Both methods have pros, cons in clearing blocked neck artery, study shows
WEDNESDAY, May 26 (HealthDay News) -- The latest major trial pitting invasive surgery against less invasive stenting to help prevent stroke shows that each is a safe, effective option.
Researchers report in the May 26 online edition of the New England Journal of Medicine that the study, which involved more than 2,500 patients treated at 117 centers across North America between 2000 and 2008, sought to determine if surgery to remove plaque from the carotid artery (running up the neck to the brain) was better or worse than the placement of an artery-opening stent. Blockages in the carotid artery are a major cause of stroke.
Other large trials have compared the two techniques, but this study was unique, the authors say, because half of the patients had symptoms of heart disease in the carotid artery, while the other half were symptom-free. That's important, the team said, because about half of the more than 140,000 carotid procedures performed in the United States annually occur in patients who have not yet developed symptoms.
After a median follow-up of 2.5 years, the team found no significant difference in rates of stroke, heart attack or death for patients receiving surgery versus stents. Overall, 7.2 percent of patients receiving stents went on to experience stroke, heart attack or death, compared to 6.8 percent of those undergoing the artery-clearing surgery.
The study found "excellent safety and long-term results for patients with warning signs for stroke as well as for patients without such warning signs," the study's national principal investigator, Dr. Thomas G. Brott, a professor of neurology and director for research at the Mayo Clinic in Jacksonville, Fla., said in a Mayo news release.
There were some key differences between the two procedures based on the type of patient, however. For example, for patients already exhibiting symptoms of carotid disease, estimated four-year rates of stroke and death was 8 percent if they underwent stenting, but just 6.4 percent if they had the surgery. Among those who did not have symptoms, the rate was 4.5 percent versus 2.7 percent, respectively.
People who underwent stenting had a slightly higher odds for death in the weeks following the procedure compared to those who underwent surgery (0.7 percent versus 0.3 percent), and they also had a higher risk for stroke during the weeks after the procedure. However, the odds for heart attack during this time period were less for those undergoing stenting (1.1 percent) versus surgery (2.3 percent), the team said. Rates for recurrent stroke were low among both groups (between 2 percent and 3 percent).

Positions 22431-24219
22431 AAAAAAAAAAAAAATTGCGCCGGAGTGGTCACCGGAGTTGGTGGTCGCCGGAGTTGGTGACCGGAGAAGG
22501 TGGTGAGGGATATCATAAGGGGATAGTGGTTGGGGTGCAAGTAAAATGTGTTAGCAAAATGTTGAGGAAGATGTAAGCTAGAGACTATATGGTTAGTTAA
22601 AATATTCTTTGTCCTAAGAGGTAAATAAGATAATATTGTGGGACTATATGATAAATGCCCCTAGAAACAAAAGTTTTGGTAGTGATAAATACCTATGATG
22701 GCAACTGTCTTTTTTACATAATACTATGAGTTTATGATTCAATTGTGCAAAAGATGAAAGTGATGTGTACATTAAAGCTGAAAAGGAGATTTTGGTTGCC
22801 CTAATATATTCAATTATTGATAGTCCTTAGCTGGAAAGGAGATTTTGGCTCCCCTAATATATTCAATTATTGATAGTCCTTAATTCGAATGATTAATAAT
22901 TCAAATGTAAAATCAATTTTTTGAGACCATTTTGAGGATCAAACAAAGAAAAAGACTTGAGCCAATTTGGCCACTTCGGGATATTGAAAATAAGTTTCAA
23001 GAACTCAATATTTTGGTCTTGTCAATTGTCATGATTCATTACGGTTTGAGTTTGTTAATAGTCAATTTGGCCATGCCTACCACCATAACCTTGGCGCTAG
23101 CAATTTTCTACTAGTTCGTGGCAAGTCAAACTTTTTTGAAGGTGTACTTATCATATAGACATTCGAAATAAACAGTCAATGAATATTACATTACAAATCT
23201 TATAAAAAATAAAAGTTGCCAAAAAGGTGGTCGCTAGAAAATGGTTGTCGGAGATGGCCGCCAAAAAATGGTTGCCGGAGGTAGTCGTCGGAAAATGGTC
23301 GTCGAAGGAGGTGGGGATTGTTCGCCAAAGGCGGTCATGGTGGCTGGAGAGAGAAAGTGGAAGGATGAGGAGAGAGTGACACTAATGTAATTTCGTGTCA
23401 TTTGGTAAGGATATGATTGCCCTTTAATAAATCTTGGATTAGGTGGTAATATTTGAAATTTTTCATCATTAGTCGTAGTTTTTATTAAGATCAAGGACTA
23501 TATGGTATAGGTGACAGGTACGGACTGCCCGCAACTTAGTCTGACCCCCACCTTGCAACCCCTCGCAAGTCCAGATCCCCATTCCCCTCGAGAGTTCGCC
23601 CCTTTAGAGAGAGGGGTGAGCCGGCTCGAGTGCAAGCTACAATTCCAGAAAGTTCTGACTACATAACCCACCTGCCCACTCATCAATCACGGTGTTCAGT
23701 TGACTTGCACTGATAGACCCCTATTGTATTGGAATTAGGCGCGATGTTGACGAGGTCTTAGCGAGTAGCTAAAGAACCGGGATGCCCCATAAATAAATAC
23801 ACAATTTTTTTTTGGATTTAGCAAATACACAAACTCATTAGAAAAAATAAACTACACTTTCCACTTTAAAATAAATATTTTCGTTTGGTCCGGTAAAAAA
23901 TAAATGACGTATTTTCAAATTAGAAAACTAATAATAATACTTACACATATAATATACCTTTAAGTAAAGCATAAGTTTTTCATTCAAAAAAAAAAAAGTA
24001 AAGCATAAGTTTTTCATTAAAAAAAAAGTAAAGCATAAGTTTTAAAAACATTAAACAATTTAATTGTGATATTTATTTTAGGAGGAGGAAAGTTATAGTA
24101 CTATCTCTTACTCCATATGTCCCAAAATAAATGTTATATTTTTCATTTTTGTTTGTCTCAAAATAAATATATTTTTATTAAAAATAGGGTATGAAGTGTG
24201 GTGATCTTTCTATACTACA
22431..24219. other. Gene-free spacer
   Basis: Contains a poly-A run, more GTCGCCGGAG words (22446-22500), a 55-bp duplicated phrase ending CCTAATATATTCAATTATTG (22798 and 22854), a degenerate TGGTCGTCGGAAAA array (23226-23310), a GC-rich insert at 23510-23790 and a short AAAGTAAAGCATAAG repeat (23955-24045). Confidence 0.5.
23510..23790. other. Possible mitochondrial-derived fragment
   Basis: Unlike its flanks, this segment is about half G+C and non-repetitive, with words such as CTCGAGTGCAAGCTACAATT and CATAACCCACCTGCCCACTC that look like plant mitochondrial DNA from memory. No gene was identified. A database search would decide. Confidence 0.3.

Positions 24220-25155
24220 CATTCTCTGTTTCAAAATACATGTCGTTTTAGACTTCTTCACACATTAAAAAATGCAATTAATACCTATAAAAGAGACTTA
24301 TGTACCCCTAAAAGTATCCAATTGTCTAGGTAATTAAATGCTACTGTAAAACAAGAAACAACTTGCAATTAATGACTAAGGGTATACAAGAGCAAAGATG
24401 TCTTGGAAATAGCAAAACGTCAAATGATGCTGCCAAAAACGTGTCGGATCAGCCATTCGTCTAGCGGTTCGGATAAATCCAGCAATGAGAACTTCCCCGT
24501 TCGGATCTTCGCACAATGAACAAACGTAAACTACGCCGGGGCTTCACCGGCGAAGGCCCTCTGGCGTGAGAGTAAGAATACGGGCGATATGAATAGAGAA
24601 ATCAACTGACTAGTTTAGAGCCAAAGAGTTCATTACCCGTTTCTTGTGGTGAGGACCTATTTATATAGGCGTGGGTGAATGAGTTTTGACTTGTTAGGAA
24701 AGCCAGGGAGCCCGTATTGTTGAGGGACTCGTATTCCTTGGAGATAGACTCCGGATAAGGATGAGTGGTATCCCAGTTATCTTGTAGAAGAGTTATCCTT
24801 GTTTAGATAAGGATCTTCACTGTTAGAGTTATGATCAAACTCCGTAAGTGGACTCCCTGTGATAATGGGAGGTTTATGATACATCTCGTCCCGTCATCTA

Based on the findings, "we now have two safe and effective methods to treat carotid artery disease that can be targeted to individual patients," Mayo Clinic neurologist and study co-author Dr. James Meschia said in the news release.
"As outcomes continue to improve, so does the opportunity for stroke prevention in an expanding number of patients," added co-principal investigator for stenting Dr. Gary Roubin, chairman of the department of cardiovascular medicine at Lenox Hill Hospital in New York City. "The potential now exists for a less invasive, less expensive outpatient approach to treating carotid stenosis," he said in a hospital news release.
In their editorial in the journal, Drs. Stephen M. Davis and Geoffrey A. Donnan of the University of Melbourne, Australia, said that while the results are promising, "more long-term data are needed before a full appreciation of the relative risks and benefits of the two procedures can be made." In the meantime, they say, decisions may best be made on a case-by-case basis and "the individualization of treatment choices is appropriate."
Learn the warning signs of stroke at the American Heart Association.
-- E.J. Mundell
SOURCES: May 26, 2010, New England Journal of Medicine, online; May 26, 2010, news release, Lenox Hill Hospital, New York City; Mayo Clinic, Jacksonville, Fla.
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